Trans Trailblazers (Double Bill) – Cowboys and No Ordinary Man

BFI Flare 2021 presents Cowboys and No Ordinary Man.

UPDATE: Cowboys is now available to rent, stream or buy.


Director: Anna Kerrigan

Rating: 3.5 out of 5.

“Everything is so big—the sky, the mountains, the wind-swept flatlands—it sinks into you, it shapes your body and your dreams.” – Christopher Paolini.

Montana’s expansive vistas and luscious mountains have long held appeal for filmmakers. This rugged, calming and beautiful landscape has been home to movies ranging from A River Runs Through It to Big Eden. Each reflects themes of family, isolation and renewal as if the mountains, rivers and forests are a spark for personal change and transformation. Montana’s glacier-carved landscape offers rebirth, risk and adventure to those who seek to explore its wonder; however, this romantic view hides communities where conservatism, culture and religion still control daily life. Here the freedom, beauty and size of Montana’s wilderness contrast the small, isolated and often insular towns that sit cradled in its presence.

In a small town where everyone knows each other and their kids, we meet 11-year-old Josie or Joe. Here their long blonde hair and dainty dresses please their mum, Sally (Jillian Bell), as she all but dismisses the discomfort in her child’s eyes. However, this discomfort is all too noticeable for Joe’s dad, Troy (Steve Zhan). Here Troy’s challenging relationship with Sally and close connection to Joe only add layers to the family tension. These tensions were born from Troy’s bipolar disorder, erratic behaviour and freewheeling attitude to life. When it comes to his child, Troy sees a tomboy, a girl who loves cowboys, camping and bowling, his role one of encouragement and rule-breaking. However, on returning from a trip out, even Troy is taken aback when Joe raises the subject of their gender identity.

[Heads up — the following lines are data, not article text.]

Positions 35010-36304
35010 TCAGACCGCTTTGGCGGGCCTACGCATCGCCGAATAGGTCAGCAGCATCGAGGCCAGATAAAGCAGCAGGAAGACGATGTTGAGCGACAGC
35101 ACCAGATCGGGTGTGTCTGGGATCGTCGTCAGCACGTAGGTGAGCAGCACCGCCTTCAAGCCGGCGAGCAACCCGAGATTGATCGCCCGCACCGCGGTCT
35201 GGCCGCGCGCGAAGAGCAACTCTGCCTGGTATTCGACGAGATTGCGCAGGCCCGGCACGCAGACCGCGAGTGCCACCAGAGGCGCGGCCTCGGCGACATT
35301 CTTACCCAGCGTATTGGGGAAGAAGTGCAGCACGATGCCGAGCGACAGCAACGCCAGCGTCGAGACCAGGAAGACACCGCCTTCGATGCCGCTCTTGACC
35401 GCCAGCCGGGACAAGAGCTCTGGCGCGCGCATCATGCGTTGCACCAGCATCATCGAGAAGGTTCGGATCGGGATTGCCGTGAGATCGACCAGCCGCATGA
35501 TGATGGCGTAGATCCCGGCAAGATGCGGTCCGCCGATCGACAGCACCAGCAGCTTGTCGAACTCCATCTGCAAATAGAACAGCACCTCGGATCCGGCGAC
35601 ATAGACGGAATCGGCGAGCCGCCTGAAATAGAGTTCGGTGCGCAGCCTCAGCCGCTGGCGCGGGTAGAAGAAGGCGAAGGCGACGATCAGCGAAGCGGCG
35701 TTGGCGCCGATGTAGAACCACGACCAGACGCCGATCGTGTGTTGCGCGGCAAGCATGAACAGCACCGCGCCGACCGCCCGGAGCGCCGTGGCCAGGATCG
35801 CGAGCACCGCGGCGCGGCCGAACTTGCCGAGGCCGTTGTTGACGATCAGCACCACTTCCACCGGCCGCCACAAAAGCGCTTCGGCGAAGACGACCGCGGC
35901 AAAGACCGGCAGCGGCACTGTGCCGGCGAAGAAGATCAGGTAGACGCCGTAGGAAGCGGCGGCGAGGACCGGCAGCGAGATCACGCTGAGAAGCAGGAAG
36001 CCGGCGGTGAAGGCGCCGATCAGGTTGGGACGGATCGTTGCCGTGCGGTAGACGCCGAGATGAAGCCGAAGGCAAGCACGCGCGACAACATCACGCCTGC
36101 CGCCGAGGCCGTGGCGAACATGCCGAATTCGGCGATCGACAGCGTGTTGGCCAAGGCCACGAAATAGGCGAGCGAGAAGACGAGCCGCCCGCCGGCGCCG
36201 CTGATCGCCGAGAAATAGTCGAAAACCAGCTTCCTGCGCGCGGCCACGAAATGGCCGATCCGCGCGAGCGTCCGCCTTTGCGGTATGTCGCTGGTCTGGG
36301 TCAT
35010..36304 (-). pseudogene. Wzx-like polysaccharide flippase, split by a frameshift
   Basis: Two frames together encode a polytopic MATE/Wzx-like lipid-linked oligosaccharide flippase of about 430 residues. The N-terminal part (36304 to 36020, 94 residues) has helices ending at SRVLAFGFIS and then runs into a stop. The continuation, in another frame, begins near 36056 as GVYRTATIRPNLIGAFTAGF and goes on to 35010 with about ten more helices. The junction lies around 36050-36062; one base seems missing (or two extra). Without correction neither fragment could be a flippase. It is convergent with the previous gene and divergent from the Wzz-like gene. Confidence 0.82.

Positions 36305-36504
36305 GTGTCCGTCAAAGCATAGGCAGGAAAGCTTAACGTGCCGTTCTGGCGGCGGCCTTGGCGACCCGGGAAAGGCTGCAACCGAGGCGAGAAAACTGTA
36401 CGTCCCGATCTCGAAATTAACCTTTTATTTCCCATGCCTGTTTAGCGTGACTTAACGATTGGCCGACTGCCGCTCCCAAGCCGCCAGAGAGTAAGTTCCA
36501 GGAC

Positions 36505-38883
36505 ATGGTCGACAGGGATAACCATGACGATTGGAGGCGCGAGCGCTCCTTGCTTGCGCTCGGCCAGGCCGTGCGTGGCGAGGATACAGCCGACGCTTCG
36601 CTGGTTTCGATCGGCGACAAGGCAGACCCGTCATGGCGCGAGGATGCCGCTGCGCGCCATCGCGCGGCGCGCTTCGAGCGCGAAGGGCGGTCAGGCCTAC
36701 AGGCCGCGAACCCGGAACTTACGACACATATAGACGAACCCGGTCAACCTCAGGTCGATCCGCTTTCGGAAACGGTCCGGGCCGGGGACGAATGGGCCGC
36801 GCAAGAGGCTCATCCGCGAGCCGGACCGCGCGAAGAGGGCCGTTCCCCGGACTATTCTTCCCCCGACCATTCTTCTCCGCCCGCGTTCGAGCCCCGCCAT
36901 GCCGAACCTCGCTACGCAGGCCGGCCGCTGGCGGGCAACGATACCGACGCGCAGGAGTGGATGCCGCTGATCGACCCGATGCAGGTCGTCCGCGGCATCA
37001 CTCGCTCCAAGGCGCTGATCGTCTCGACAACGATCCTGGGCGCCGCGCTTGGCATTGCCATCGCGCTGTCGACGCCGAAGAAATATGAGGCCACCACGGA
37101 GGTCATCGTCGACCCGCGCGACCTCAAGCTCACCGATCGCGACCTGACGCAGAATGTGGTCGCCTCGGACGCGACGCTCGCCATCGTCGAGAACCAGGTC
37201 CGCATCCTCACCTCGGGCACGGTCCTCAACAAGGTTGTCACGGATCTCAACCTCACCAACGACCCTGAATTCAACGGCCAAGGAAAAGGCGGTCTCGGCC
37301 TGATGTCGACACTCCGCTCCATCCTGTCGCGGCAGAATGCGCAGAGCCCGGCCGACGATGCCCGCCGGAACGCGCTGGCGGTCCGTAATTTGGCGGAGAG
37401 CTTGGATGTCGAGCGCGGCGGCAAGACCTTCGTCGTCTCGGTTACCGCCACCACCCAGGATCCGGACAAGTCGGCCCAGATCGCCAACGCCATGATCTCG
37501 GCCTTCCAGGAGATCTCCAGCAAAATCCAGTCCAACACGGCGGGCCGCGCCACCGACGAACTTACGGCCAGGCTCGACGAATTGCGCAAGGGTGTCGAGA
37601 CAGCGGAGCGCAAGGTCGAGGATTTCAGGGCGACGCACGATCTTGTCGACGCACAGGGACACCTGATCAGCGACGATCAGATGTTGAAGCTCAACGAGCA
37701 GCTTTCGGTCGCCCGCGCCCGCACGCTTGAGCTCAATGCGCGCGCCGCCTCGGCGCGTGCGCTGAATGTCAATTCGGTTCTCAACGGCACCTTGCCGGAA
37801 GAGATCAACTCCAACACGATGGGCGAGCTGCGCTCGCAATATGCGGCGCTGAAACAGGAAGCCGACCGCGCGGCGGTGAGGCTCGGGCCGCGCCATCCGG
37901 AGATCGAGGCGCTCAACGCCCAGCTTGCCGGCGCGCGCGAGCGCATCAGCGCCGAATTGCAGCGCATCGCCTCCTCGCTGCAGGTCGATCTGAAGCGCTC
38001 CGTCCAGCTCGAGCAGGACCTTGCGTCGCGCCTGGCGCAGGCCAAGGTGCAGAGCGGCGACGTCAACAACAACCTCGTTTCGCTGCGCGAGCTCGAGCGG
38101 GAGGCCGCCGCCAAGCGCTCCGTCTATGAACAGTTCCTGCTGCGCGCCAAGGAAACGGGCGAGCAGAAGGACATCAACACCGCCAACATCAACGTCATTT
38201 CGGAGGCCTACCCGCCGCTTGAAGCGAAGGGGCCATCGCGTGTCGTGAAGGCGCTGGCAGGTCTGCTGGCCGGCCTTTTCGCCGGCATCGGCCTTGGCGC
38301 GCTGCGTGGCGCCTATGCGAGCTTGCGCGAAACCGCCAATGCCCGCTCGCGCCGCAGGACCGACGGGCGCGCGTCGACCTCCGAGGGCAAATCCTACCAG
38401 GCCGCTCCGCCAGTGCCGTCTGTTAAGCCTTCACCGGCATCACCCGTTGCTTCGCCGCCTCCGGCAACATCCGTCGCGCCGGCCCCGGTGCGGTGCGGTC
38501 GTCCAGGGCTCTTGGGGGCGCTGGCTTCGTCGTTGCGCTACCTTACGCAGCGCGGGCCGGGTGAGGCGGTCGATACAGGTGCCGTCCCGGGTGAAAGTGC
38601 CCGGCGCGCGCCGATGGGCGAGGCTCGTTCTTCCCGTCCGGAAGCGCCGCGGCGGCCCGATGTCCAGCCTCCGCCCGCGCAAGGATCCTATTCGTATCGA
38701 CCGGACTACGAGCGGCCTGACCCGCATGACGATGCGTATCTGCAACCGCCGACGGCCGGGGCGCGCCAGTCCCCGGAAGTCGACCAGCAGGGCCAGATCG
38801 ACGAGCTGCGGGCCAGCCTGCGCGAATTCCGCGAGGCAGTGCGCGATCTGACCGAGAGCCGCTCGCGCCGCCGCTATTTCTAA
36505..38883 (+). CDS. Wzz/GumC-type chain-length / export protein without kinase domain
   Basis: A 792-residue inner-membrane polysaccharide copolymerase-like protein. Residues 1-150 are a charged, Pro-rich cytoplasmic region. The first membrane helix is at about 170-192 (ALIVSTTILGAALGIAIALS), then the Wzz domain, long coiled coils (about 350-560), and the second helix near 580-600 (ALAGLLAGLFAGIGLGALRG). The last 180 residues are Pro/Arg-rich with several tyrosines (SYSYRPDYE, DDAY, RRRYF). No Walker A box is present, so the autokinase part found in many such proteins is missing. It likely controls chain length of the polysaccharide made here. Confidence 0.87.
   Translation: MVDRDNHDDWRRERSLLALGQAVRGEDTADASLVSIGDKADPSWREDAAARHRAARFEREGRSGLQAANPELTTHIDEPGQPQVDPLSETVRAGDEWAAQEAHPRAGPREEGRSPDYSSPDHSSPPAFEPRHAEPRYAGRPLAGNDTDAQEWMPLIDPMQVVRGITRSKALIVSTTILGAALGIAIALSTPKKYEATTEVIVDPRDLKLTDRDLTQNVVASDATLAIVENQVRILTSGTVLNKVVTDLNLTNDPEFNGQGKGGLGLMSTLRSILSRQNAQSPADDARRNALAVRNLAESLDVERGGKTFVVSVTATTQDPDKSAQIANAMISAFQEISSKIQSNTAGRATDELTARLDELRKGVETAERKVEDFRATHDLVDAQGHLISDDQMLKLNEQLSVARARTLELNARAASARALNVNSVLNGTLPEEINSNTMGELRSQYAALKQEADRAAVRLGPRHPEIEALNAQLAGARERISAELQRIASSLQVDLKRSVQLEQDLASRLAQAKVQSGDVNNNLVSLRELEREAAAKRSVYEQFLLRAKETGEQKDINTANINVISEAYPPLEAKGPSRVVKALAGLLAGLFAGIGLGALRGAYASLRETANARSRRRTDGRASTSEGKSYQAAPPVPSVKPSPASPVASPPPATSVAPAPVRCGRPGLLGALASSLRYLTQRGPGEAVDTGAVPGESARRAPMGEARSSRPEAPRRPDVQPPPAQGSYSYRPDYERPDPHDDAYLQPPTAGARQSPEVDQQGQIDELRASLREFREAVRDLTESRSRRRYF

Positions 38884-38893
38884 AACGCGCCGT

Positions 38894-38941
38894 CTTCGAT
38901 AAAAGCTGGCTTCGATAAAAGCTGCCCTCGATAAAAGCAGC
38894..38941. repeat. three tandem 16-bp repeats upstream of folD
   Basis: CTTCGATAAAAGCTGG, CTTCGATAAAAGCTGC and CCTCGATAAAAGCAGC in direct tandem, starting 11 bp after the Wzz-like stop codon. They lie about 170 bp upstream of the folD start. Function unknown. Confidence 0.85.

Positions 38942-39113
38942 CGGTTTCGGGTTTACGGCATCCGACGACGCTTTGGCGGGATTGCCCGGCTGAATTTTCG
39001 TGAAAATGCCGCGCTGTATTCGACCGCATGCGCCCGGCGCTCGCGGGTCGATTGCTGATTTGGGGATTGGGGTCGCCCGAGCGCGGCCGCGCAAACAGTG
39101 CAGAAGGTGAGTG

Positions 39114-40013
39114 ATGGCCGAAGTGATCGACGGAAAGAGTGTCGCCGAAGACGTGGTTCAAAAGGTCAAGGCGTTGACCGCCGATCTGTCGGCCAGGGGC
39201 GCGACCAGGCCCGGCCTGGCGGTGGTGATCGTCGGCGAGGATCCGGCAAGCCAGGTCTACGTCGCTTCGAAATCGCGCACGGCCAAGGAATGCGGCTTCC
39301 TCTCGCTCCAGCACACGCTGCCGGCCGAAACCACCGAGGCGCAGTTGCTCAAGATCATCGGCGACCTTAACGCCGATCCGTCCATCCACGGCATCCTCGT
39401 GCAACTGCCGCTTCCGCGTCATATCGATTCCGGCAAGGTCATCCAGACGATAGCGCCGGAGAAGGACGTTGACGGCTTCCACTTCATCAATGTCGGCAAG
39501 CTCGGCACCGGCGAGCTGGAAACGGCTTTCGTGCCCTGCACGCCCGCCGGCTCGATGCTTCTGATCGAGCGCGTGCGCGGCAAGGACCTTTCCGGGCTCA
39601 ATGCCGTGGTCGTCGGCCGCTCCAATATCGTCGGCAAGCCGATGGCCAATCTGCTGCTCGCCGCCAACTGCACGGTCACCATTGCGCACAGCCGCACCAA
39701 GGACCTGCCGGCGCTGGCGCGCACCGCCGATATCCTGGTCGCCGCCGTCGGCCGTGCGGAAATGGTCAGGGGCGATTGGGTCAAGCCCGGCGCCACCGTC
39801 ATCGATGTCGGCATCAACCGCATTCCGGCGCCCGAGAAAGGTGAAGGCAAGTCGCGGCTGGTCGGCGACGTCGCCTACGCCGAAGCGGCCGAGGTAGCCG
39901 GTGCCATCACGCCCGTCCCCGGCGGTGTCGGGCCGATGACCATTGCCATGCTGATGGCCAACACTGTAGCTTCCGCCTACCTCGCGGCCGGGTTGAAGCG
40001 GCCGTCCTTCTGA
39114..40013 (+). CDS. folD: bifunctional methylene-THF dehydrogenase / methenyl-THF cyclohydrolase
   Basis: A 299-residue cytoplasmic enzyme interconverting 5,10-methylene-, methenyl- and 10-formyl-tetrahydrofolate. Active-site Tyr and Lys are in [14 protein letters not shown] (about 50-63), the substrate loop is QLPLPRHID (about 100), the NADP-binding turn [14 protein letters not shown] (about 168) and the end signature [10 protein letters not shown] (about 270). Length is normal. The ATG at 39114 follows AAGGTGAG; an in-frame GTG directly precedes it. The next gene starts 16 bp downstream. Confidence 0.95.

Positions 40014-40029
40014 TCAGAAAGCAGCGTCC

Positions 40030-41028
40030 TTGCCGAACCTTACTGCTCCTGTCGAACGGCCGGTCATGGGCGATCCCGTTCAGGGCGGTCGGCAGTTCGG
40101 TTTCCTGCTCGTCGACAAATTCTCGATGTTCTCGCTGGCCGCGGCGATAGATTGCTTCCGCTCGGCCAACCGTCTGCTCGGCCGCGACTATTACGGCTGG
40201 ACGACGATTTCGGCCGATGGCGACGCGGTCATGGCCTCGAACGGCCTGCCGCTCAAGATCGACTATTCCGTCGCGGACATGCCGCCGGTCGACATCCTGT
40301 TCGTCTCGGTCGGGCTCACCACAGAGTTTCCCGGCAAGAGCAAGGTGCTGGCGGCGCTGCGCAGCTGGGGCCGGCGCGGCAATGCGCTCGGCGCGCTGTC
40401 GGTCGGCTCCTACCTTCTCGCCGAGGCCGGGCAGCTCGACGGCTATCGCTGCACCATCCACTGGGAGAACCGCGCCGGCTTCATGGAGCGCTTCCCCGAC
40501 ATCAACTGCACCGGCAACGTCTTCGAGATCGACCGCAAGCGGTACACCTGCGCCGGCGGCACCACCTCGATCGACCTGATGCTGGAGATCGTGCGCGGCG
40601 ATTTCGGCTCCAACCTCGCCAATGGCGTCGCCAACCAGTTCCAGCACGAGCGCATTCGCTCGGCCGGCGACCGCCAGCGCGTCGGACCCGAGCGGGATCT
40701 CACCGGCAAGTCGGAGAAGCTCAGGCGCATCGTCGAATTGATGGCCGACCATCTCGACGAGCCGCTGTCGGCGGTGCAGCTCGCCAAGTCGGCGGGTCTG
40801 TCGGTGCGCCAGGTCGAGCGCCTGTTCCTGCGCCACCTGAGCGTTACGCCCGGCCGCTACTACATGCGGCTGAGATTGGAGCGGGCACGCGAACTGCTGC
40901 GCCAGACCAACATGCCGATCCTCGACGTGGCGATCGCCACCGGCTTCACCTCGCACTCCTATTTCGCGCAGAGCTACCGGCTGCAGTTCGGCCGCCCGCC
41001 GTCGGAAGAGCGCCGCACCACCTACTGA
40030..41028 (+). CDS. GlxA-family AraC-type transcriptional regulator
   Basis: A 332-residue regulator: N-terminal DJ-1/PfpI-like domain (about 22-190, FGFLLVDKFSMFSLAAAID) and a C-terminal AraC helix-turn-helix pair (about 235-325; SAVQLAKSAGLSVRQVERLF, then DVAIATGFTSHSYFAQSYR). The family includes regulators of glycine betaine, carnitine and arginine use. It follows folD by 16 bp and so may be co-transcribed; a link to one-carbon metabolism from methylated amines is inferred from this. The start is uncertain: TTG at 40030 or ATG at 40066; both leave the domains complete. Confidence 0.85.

Troy listens as Joe states that he is a boy and raises this issue with Sally as he returns home. But, for Sally, this discussion is out of bounds, as she states that Joe needs more feminine activities, toys, and outfits. But as tensions escalate over Joe’s gender identity, Troy is about to make a decision that will change the family unit forever.

Director Anna Kerrigan beautifully dovetails the classic Western with a more personal family drama in Cowboys. Here she slowly builds a sense of impending disaster as Troy leads Joe through Montana’s mountains and forests with the Police hot on their heels. But, it is within Cowboys nuanced discussion on the parental response to gender identity that Kerrigan’s drama sings. Here, we find a father who accepts Joe’s transformation without judgement while Joe’s mother seeks gender conformity. Here the fascinating question is whether the role of Sally and Troy would have been reversed if Joe had been a boy who identified as a girl? This, in turn, raises questions about how gender roles are seen differently based on parental expectations or desires.


In Cowboys, Joe’s need to transform and escape mirrors his father’s; after all, both father and son are outsiders in the small community they call home. In reflecting this, Kerrigan opts for silent moments of thought and connection. For example, when we see Joe sitting at the bowling alley watching their dad and his friends engage in banter, the camera follows Joe’s gaze as they identify and explore the male form.

None of this would have been possible without Sasha Knight’s superb performance as Joe. Here Knight brings lived experience and realism to Joe’s journey. And while the Mountains and lakes of Montana may offer brief freedom, escape and transformation. The fundamental shift sits in Joe’s home life and parental relationships.


No Ordinary Man

Directors: Aisling Chin-Yee and Chase Joynt